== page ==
From (ScienceDaily, July 13, 2011), we learn: “African and Non-African Populations Intermixed Well After Migration out of Africa 60,000 Years Ago, Genome Studies Show”:
Researchers have probed deeper into human evolution by developing an elegant new technique to analyse whole genomes from different populations. One key finding from the Wellcome Trust Sanger Institute’s study is that African and non-African populations continued to exchange genetic material well after migration out-of-Africa 60,000 years ago. This shows that interbreeding between these groups continued long after the original exodus.
Good to know. But surely no surprise? Isn’t “non-exchange” almost always enforced by law, custom, or taboo?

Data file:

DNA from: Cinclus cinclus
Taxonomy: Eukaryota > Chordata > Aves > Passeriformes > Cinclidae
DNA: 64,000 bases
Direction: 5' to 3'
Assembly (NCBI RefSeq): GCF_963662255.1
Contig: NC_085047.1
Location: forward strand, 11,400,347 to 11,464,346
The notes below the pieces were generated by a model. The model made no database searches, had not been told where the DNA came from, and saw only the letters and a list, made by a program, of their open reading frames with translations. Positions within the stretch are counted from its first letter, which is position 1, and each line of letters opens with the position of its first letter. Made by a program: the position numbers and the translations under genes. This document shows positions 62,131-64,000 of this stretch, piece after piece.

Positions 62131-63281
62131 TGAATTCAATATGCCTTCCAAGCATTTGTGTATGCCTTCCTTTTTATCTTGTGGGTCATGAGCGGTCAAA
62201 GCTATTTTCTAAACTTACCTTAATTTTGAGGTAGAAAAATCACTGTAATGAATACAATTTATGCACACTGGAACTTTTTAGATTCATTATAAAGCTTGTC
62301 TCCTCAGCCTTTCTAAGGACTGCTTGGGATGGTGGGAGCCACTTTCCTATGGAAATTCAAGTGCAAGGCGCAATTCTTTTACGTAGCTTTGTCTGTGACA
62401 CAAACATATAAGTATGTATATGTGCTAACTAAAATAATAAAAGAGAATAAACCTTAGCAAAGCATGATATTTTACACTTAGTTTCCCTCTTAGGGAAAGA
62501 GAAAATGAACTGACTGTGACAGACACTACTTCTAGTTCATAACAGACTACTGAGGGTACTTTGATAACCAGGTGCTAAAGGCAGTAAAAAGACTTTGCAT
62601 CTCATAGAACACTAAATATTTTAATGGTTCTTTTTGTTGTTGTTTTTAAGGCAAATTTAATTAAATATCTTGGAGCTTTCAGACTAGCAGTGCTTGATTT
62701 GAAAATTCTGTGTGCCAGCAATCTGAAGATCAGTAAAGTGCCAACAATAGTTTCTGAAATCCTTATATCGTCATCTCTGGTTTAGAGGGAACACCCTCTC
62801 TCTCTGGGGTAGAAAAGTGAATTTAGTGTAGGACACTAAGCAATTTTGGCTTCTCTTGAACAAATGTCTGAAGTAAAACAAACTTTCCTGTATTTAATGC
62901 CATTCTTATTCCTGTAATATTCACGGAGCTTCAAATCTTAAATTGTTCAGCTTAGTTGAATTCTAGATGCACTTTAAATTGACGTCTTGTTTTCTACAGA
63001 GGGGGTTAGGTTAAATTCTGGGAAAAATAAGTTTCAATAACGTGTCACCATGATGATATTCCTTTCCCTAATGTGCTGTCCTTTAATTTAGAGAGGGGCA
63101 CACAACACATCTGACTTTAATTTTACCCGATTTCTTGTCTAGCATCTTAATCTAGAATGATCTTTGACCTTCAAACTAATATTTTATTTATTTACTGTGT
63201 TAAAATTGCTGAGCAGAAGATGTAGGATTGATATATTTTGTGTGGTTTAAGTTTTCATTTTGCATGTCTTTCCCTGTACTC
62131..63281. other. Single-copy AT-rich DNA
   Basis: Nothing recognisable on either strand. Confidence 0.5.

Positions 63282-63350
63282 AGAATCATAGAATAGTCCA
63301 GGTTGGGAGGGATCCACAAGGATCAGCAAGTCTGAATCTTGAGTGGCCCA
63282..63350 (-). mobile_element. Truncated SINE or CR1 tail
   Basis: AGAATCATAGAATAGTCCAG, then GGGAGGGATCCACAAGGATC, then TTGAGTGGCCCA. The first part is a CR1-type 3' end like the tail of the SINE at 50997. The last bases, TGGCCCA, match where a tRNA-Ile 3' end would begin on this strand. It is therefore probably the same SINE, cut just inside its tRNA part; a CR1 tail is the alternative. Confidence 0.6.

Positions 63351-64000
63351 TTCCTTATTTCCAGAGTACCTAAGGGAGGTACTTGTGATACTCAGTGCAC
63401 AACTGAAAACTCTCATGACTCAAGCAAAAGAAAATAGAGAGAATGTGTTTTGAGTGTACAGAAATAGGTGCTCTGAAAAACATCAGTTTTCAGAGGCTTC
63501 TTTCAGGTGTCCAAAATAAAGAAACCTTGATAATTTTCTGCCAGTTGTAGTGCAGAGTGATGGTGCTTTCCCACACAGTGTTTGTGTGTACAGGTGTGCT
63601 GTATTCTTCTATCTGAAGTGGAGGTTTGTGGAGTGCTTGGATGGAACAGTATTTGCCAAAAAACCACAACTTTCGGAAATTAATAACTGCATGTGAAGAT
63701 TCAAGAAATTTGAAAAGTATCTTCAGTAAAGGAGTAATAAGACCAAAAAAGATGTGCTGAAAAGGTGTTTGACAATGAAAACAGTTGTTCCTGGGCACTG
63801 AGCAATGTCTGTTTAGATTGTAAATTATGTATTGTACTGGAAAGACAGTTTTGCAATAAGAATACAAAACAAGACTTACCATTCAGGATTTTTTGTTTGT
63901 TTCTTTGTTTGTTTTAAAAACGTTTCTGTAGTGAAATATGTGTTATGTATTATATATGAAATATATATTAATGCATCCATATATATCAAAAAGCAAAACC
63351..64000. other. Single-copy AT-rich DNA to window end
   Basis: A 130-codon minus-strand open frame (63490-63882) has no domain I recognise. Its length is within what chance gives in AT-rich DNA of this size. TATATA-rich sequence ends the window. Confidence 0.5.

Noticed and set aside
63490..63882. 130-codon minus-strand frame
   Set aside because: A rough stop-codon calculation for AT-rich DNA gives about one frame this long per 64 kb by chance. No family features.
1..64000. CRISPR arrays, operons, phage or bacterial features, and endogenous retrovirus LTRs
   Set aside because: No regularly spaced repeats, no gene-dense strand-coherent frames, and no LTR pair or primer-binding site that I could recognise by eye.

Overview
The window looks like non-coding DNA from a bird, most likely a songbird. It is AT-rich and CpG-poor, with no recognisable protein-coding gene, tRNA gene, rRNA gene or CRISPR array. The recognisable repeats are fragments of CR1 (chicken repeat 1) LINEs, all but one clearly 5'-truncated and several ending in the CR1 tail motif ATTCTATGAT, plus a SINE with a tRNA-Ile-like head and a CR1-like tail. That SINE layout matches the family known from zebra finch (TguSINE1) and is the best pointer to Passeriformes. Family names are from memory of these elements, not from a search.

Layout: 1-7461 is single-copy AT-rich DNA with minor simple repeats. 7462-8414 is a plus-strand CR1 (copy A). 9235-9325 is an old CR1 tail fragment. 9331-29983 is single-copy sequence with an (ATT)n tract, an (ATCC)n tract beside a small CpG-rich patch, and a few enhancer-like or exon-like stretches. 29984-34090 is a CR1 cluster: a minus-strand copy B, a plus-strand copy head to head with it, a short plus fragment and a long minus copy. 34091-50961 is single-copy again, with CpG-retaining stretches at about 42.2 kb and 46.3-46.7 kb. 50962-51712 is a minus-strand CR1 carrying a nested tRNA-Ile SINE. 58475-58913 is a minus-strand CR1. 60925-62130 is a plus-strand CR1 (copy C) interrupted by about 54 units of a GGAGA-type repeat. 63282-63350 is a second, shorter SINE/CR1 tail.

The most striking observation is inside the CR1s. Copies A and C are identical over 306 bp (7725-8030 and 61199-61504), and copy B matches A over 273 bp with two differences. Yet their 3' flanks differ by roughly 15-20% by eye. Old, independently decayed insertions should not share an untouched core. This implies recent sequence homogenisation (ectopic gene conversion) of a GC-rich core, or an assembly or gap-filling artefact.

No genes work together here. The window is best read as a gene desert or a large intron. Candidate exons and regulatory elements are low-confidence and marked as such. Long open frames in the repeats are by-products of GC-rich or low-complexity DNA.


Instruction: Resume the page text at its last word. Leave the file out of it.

“Using this algorithm, we were able to provide new insights into our human history,” says Dr Richard Durbin, joint head of Human Genetics and leader of the Genome Informatics Group at the Sanger Institute. “First, we see an apparent increase in effective human population numbers around the time that modern humans arose in Africa over 100,000 years ago.
“Second, when we look at non-African individuals from Europe and East Asia, we see a shared history of a dramatic reduction in population, or bottleneck, starting about 60,000 years ago, as others have also observed. But unlike previous studies we also see evidence for continuing genetic exchange with African populations for tens of thousands of years after the initial out-of-Africa bottleneck until 20,000 to 40,000 years ago.
Some, it is suggested, joined the party late.
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